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DNA methylation in embryonic stem cells

Authors

  • Gulsah Altun,

    1. Department of Reproductive Medicine, University of California, San Diego, California
    2. Department of Chemical Physiology, Center for Regenerative Medicine, The Scripps Research Institute, La Jolla, California
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  • Jeanne F. Loring,

    1. Department of Chemical Physiology, Center for Regenerative Medicine, The Scripps Research Institute, La Jolla, California
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  • Louise C. Laurent

    Corresponding author
    1. Department of Reproductive Medicine, University of California, San Diego, California
    2. Department of Chemical Physiology, Center for Regenerative Medicine, The Scripps Research Institute, La Jolla, California
    • Department of Reproductive Medicine, University of California, 200 West Arbor Drive, San Diego, CA 92103.
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Errata

This article is corrected by:

  1. Errata: Erratum: DNA methylation in embryonic stem cells Volume 113, Issue 5, 1810, Article first published online: 15 March 2012

Abstract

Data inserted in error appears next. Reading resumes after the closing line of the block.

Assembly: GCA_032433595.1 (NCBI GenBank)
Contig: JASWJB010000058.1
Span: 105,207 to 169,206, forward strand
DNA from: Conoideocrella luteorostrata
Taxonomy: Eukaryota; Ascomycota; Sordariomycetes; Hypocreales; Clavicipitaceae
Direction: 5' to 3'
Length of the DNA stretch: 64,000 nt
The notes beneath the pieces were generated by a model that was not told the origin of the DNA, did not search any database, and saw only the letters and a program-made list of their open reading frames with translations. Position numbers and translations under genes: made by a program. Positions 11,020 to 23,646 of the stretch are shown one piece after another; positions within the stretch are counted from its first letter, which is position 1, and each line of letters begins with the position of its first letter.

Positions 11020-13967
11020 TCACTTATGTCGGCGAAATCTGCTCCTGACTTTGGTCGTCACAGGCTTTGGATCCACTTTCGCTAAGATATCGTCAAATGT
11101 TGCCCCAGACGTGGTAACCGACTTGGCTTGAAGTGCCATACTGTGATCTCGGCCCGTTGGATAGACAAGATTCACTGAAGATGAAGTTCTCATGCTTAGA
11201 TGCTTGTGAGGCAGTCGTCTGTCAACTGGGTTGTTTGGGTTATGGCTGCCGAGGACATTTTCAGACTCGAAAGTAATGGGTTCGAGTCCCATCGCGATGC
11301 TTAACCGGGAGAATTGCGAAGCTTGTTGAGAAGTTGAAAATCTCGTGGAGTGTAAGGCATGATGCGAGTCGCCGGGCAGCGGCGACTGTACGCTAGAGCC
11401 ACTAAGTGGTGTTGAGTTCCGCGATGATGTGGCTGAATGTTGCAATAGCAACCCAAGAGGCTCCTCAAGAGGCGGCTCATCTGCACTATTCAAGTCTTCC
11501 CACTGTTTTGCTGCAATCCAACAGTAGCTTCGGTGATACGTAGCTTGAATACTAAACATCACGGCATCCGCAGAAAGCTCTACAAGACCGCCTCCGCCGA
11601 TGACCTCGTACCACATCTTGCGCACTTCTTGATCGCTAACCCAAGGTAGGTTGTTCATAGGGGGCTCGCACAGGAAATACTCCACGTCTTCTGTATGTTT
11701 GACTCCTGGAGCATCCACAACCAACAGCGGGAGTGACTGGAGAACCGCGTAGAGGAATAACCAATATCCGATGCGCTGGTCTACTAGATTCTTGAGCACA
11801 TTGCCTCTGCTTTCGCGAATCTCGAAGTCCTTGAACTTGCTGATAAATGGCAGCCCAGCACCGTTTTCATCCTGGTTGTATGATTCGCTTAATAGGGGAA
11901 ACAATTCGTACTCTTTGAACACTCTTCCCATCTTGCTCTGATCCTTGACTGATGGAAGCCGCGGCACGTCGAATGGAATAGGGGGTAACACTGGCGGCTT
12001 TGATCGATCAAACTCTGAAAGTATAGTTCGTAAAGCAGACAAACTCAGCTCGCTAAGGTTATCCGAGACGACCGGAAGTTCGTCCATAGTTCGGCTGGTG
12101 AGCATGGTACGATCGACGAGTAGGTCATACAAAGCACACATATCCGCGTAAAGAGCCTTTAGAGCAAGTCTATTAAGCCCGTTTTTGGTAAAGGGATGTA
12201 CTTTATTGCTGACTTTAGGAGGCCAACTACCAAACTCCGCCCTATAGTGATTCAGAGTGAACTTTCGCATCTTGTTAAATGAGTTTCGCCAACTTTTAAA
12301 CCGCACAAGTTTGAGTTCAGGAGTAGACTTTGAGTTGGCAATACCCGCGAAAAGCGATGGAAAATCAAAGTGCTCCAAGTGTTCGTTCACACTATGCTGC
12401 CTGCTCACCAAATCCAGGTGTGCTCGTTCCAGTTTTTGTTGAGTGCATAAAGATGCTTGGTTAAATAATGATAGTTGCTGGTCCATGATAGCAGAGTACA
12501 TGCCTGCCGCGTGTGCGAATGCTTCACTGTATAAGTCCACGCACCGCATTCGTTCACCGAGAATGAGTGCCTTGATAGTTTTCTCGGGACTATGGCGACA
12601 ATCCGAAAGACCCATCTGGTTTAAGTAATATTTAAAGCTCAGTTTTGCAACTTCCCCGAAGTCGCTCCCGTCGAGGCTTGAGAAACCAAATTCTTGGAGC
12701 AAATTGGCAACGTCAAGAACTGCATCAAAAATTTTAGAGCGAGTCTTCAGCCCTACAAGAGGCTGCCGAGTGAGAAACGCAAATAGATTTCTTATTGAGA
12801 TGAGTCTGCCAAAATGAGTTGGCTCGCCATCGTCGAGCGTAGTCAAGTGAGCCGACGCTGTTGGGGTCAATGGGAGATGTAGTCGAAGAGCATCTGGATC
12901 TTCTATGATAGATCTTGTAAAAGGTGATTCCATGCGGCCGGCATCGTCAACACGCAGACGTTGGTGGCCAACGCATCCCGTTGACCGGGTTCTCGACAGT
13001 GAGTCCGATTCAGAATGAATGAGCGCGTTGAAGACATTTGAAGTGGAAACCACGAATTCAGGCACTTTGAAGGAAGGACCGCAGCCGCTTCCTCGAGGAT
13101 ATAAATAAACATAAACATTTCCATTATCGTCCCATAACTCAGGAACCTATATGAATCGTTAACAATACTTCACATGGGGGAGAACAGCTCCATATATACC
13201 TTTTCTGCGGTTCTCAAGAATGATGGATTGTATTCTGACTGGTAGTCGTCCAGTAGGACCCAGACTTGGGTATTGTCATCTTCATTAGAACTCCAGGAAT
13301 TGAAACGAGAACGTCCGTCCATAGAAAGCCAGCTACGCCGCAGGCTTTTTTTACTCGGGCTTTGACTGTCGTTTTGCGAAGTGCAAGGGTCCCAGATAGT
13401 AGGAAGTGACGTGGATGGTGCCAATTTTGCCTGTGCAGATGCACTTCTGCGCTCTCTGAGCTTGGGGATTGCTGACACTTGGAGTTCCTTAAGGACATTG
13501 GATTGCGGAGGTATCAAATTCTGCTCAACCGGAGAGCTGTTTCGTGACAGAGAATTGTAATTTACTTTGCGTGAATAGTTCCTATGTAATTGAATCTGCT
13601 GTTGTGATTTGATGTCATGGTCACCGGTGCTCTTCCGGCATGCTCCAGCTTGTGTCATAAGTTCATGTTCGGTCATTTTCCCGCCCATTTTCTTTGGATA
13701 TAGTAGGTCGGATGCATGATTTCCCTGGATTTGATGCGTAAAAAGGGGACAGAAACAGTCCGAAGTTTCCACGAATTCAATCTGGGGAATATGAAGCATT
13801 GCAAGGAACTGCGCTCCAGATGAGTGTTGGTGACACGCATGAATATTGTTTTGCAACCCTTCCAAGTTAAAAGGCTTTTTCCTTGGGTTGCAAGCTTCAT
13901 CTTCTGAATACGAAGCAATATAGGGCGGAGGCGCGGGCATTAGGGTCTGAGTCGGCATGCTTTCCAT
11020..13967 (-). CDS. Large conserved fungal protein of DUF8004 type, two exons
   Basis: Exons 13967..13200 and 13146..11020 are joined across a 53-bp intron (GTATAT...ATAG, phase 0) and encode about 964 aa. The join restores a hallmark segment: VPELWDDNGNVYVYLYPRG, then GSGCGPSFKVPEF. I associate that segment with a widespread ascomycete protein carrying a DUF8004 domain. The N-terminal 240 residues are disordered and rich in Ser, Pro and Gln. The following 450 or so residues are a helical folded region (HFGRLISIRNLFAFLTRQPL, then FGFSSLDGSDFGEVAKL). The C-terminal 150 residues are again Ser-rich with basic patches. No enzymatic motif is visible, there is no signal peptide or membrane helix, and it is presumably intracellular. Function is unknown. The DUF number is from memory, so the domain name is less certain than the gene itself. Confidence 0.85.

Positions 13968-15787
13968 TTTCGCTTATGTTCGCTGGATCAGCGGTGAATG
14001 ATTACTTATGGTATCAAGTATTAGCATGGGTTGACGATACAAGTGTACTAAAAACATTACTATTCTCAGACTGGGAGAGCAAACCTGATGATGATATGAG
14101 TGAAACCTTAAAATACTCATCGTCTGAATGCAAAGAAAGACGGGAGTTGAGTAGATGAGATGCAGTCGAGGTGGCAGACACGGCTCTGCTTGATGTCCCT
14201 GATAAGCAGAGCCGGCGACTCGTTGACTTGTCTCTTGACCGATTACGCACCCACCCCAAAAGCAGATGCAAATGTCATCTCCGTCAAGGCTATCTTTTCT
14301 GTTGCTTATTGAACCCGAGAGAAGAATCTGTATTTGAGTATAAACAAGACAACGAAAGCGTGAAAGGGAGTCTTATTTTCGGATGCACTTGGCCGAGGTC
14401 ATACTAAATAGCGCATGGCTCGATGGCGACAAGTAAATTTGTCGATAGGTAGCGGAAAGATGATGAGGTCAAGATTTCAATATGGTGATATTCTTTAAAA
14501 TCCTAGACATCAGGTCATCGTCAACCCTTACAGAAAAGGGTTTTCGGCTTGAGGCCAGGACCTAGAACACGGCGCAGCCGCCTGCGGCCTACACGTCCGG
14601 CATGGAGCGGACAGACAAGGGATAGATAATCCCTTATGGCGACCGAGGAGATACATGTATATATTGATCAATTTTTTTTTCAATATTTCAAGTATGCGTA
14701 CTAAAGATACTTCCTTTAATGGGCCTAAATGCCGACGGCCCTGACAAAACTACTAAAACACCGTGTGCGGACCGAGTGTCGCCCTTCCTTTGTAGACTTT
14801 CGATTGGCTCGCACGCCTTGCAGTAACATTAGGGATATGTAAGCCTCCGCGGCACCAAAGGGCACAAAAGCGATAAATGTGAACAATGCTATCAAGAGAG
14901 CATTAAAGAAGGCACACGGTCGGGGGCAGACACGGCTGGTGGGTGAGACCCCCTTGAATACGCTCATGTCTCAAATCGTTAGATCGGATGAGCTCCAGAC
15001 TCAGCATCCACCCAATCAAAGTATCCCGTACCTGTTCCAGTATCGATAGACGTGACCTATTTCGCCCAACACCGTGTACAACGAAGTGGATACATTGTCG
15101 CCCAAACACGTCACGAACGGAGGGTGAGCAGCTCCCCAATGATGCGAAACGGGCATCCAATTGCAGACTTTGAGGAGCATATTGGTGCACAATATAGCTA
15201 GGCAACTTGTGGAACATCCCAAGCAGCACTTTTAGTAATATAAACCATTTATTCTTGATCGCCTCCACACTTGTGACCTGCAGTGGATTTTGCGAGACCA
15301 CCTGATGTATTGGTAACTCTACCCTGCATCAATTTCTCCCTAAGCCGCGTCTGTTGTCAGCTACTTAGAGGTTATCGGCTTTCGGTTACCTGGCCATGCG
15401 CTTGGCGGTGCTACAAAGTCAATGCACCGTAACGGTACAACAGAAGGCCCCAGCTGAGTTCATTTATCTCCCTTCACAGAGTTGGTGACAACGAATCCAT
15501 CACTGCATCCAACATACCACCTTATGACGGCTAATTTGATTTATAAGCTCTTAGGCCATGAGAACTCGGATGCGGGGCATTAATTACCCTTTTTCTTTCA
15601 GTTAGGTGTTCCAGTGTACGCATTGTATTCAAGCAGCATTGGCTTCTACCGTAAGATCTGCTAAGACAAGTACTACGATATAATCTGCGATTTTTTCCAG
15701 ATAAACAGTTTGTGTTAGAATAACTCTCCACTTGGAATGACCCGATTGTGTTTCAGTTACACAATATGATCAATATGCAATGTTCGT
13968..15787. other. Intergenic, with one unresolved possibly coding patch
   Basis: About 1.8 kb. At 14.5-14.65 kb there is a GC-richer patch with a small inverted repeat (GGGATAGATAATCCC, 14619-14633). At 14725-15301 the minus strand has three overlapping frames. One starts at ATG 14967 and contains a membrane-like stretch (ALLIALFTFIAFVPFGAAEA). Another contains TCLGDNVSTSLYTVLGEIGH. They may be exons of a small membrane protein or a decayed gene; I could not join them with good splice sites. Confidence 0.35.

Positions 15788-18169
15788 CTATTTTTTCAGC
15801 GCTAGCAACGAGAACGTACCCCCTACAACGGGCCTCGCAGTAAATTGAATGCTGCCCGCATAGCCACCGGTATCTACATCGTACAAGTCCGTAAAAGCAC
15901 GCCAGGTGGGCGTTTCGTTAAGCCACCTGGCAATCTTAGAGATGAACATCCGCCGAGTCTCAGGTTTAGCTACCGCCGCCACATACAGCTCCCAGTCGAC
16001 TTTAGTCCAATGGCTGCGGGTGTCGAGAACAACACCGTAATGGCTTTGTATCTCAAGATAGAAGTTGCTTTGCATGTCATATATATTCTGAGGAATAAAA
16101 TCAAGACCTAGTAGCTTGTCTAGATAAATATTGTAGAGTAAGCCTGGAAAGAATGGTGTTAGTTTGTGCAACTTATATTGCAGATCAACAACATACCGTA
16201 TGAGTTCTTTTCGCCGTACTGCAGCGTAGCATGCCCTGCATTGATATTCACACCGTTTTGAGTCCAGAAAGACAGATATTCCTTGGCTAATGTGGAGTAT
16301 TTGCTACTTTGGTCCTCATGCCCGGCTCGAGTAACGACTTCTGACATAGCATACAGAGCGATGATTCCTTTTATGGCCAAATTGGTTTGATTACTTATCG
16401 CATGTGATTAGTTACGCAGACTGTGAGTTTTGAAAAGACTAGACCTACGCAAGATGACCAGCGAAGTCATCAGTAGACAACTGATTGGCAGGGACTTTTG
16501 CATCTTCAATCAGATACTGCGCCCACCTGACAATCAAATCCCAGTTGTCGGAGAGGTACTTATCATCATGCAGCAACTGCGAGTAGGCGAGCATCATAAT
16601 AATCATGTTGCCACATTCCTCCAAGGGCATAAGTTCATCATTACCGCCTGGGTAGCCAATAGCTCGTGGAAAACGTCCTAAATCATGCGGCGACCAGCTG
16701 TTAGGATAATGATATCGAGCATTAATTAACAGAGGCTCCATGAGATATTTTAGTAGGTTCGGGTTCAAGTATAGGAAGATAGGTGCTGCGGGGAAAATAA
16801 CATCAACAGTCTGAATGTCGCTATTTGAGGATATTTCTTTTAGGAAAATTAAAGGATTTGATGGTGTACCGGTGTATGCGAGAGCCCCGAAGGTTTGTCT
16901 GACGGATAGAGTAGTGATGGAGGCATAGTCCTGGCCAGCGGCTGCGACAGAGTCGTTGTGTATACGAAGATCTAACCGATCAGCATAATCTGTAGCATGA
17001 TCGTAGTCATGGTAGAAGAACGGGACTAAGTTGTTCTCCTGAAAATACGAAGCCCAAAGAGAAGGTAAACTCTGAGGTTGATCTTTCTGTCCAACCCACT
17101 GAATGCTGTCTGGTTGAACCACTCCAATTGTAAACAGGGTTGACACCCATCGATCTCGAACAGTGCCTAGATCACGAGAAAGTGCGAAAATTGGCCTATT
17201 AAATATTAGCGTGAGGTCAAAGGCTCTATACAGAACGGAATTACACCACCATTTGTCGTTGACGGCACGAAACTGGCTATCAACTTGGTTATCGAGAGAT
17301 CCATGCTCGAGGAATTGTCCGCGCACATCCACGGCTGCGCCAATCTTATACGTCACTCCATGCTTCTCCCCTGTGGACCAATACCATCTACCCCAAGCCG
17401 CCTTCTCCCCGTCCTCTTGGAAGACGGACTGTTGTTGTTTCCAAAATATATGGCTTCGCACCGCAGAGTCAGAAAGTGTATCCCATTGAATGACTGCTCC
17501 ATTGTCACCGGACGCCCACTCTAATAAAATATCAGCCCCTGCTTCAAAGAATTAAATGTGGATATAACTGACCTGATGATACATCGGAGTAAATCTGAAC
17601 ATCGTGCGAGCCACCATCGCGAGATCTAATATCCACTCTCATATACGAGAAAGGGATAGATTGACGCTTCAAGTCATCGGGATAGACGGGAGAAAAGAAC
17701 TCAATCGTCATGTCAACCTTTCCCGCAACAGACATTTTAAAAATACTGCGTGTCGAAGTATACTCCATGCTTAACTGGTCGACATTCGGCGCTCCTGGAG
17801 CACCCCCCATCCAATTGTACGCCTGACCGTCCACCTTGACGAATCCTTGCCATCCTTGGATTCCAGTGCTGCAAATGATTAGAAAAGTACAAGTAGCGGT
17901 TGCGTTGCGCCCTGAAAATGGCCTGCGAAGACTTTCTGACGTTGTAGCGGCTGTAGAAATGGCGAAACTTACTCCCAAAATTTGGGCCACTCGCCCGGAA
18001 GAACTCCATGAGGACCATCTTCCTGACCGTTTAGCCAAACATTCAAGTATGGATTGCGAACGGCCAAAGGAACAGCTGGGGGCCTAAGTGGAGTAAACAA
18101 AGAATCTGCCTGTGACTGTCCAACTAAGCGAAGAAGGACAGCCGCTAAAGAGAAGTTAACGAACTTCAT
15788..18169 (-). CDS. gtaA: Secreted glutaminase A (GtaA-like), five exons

Embryonic stem cells (ESCs) are pluripotent, self-renewing cells. These cells can be used in applications such as cell therapy, drug development, disease modeling, and the study of cellular differentiation. Investigating the interplay of epigenetics, genetics, and gene expression in control of pluripotence and differentiation could give important insights on how these cells function. One of the best known epigenetic factors is DNA methylation, which is a major mechanism for regulation of gene expression. This phenomenon is mostly seen in imprinted genes and X-chromosome inactivation where DNA methylation of promoter regions leads to repression of gene expression. Differential DNA methylation of pluripotence-associated genes such as Nanog and Oct4/Pou5f1 has been observed between pluripotent and differentiated cells. It is clear that tight regulation of DNA methylation is necessary for normal development. As more associations between aberrant DNA methylation and disease are reported, the demand for high-throughput approaches for DNA methylation analysis has increased. In this article, we highlight these methods and discuss recent DNA methylation studies on ESCs. J. Cell. Biochem. 109: 1–6, 2010. © 2009 Wiley-Liss, Inc.

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